Kedutaan Besar Republik Indonesia
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Embassy of the Republic of Indonesia
Ambassade de la RÉpublique d'Indonésie

Australia to boost service sector investment in RI

Australia will boost its investment in Indonesia, particularly in the service sector and is expecting an improvement in bilateral relations, especially after the inauguration of Malcolm Turnbull as the country’s new prime minister.

“The next major growth opportunity for Australia is in services, and when we look at the next 30 years, the biggest contributor to growth in the region in all of the emerging economies is going to be the services,” said visiting Australian Trade Minister Andrew Robb on Monday.

Robb said his country expected that there would be more Australian service providers willing to invest in Indonesia through joint partnerships with established local companies to take up opportunities in Southeast Asia’s largest economy.

Share of service sector to gross domestic products (GDP) of developing economies in Asia has grown from around 44 percent in 1980 to over 50 percent at present, according to a report by the Asian Development Bank (ADB).

In Australia, services accounted for around 75 percent of the country’s GDP and created around 90 percent of all jobs in the country, Robb said.

“We [also] intend, as a government, to not only get back on track but to really grow the relationship in the most material way […],” he said.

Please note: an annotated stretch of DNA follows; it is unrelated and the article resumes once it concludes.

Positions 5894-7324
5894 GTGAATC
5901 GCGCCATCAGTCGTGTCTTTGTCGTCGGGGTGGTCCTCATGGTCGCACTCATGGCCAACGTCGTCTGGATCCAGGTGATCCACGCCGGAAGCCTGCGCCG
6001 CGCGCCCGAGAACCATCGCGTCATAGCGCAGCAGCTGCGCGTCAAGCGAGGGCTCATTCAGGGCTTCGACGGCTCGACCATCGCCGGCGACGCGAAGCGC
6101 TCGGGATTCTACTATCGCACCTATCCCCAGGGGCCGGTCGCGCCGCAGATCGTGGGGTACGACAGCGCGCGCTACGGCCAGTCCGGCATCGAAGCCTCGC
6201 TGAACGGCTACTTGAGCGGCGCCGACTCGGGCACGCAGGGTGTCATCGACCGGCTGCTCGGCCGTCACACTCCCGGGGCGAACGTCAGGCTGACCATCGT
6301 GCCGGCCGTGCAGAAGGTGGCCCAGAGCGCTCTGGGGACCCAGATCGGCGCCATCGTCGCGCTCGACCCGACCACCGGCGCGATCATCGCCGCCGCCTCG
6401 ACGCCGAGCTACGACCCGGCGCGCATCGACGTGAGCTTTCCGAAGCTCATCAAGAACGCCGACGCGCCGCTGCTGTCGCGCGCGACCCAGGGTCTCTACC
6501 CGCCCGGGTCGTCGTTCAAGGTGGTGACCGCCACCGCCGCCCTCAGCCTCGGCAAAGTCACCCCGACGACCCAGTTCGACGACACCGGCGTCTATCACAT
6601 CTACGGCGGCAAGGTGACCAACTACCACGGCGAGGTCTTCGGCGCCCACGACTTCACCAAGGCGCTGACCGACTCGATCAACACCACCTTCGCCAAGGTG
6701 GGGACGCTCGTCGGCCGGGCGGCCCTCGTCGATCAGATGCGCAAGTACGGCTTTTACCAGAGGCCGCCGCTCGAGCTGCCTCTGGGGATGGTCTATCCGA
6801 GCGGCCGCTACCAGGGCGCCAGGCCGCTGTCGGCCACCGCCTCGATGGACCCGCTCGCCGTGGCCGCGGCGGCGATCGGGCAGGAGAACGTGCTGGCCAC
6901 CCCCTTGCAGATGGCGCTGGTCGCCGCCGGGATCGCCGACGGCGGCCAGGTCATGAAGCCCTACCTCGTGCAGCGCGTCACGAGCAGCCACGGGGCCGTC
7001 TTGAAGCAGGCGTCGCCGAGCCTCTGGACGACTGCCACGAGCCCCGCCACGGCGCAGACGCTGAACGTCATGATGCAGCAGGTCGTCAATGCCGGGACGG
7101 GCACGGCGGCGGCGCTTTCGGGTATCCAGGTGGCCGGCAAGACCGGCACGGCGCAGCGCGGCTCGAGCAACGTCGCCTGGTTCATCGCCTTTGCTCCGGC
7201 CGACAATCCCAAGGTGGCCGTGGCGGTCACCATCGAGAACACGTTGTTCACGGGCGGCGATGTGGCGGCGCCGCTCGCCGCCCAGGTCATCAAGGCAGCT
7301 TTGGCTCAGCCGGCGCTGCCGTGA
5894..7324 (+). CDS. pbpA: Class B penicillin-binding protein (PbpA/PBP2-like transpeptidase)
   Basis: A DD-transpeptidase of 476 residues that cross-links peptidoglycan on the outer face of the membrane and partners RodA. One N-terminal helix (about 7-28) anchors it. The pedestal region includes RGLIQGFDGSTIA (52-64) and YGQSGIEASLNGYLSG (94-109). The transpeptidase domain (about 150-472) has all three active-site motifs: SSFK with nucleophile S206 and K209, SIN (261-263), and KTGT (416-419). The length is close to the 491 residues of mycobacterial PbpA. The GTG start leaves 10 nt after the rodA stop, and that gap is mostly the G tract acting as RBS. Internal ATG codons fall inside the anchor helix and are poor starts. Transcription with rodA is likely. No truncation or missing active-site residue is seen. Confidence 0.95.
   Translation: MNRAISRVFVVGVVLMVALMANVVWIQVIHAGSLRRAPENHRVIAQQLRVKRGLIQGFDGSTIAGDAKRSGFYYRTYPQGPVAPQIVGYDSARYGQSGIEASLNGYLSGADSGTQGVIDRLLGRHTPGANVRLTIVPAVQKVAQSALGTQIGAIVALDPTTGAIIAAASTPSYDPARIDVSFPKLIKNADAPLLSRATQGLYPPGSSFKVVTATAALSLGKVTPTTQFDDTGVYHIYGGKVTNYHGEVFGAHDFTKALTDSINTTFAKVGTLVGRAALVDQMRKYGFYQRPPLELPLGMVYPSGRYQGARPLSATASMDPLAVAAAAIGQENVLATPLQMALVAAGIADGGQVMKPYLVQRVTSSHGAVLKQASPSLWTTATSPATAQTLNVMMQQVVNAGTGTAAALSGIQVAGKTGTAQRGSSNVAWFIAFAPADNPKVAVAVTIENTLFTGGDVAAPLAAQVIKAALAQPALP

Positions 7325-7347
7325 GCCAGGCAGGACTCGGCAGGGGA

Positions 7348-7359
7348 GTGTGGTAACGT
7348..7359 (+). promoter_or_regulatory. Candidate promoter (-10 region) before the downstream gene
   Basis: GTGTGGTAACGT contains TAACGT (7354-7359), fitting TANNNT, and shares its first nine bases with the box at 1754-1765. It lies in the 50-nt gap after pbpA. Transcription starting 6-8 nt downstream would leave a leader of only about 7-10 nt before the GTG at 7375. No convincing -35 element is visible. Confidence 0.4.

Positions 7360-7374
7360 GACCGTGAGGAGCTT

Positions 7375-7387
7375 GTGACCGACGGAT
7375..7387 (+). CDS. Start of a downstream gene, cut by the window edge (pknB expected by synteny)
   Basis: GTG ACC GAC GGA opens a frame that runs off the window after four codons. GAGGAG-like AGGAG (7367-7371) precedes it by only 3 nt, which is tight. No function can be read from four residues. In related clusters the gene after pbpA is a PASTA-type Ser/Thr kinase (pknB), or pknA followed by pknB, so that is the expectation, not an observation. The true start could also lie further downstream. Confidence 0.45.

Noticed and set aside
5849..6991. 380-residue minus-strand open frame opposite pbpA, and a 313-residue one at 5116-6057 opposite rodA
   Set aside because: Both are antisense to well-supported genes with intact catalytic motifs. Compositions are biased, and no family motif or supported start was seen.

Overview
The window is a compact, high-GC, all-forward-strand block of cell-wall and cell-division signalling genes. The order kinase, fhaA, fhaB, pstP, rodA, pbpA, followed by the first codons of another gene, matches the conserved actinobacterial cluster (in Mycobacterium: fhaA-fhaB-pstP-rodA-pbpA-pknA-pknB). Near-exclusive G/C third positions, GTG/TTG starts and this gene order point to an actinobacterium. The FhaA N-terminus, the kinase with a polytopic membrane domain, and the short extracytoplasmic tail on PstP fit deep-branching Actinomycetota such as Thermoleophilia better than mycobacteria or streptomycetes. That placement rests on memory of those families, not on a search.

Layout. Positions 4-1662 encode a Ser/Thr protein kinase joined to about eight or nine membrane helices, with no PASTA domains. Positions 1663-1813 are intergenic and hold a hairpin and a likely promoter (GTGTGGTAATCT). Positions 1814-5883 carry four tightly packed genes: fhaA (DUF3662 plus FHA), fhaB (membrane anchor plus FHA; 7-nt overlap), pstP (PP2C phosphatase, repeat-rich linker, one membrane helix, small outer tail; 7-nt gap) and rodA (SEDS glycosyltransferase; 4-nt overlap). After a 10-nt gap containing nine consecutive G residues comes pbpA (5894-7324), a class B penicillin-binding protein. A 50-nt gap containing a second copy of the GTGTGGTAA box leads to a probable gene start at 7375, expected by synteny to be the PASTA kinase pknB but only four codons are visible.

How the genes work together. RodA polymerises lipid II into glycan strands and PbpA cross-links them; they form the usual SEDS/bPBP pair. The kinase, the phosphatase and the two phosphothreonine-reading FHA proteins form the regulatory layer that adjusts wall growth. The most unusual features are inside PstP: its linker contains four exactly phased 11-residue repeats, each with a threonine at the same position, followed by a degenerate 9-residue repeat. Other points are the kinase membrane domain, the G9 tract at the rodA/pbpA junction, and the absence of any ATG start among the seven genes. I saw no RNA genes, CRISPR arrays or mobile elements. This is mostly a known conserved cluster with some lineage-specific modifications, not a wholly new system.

Robb said that service sectors that Australian companies were targeting included healthcare, education, construction, architecture, water management and agriculture.

Australia’s total foreign direct investment (FDI) to Indonesia was US$71.7 million in the first six months of this year, the 14th largest FDI in Indonesia, according to data from the Investment Coordinating Board (BKPM).

However, as of the first half of this year, Australia’s total planned new investment was only around $38 million, a far cry from China’s $10 billion, according to the data.

Azhar Lubis, BKPM deputy director for investment monitoring and implementation, said the government welcomed Australia’s plan, but he said that they should ensure services match local needs.

“I think what we really need from Australia is consultation services for cattle industry development,” he told The Jakarta Post.

According to Azhar, most of Australia’s current investments in Indonesia were in mining and related-sectors.

Robb said that as many as 200 Australian business people would come to Indonesia in November, deemed as the largest ever Australian business delegation, to further discuss potential investment in the world’s fourth-most populous nation.

Earlier in May, Australia’s telecommunications giant Telstra formed a joint venture with Indonesia’s state-owned telecommunications operator PT Telekomunikasi Indonesia (Telkom) to take advantage of Indonesia’s growing network application and services market.

The joint venture is 51 percent owned by Telkom and 49 percent by Telstra, with Telkom investing around $4.9 million as initial capital.

Source: www.thejakartapost.com, Tuesday 22 September 2015